Allringuq arnaq maani pilitaartuq arhnat amit aturluki. - There is one woman here who makes things using sea otter skins.
Hunted nearly to extinction during the historic era, the sea otter (Enhydra lutris) is now a common sight in Kodiak waters. These playful mammals live in nearshore colonies where they feed on a variety of fish, shellfish, and invertebrates. Although they are not traditionally hunted for food, Alutiiqs sought sea otters for their elegant fur, which was fashioned into clothing.
In classical Alutiiq society, hunters worked in teams to pursue sea otters from kayaks. They would encircle an animal, shooting at it with bone harpoon darts each time it surfaced. Air bubbles showed the hunters the way the otter was traveling. When exhausted, the animal could be captured and clubbed to death. Hunting magic was an important part of the chase. Hunters tied amulets of eagle down and red ochre to the inside of their kayaks and dressed neatly out of respect for the animal. A good hunter could attract a sea otter by learning and repeating its vocalizations.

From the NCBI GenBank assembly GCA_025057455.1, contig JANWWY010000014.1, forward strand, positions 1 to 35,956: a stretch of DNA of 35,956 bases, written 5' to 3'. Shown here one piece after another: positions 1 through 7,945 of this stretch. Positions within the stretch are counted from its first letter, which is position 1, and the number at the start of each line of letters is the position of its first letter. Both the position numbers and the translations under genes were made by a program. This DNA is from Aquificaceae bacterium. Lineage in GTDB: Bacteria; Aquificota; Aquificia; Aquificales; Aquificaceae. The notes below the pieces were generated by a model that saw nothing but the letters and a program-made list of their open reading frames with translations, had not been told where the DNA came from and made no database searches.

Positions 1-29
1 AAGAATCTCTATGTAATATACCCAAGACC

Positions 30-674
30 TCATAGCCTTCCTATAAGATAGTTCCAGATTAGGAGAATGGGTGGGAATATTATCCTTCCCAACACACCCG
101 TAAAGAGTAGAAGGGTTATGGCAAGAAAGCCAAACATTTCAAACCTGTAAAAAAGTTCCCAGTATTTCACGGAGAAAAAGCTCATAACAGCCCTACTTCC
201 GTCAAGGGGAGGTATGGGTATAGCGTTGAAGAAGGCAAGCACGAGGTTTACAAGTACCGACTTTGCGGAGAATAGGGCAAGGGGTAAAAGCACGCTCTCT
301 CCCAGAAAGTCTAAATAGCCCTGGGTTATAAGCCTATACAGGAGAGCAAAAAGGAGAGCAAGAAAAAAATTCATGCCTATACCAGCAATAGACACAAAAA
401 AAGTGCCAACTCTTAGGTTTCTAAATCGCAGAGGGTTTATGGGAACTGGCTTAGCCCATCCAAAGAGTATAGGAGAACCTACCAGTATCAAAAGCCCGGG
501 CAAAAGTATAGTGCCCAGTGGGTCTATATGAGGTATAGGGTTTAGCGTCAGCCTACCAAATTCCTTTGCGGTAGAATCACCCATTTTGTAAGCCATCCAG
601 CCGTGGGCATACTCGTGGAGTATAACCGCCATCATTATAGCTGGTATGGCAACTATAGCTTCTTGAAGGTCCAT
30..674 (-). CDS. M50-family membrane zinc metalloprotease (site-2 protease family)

Alutiiq legend tells that the sea otter was originally a man. While collecting chitons he was trapped by an incoming tide. To save himself, he wished to become an otter. His transformation created all otters. Because of this connection between otters and humans, hunters are required to provide otters with special treatment. Freshly killed sea otters are traditionally taken to shore, skinned, given a drink of freshwater, and their bones buried or sunk to perpetuate the animal.
Photo: Sea otter mother and baby. Painting in acrylic by Sara Squartsoff. Alutiiq Museum collections.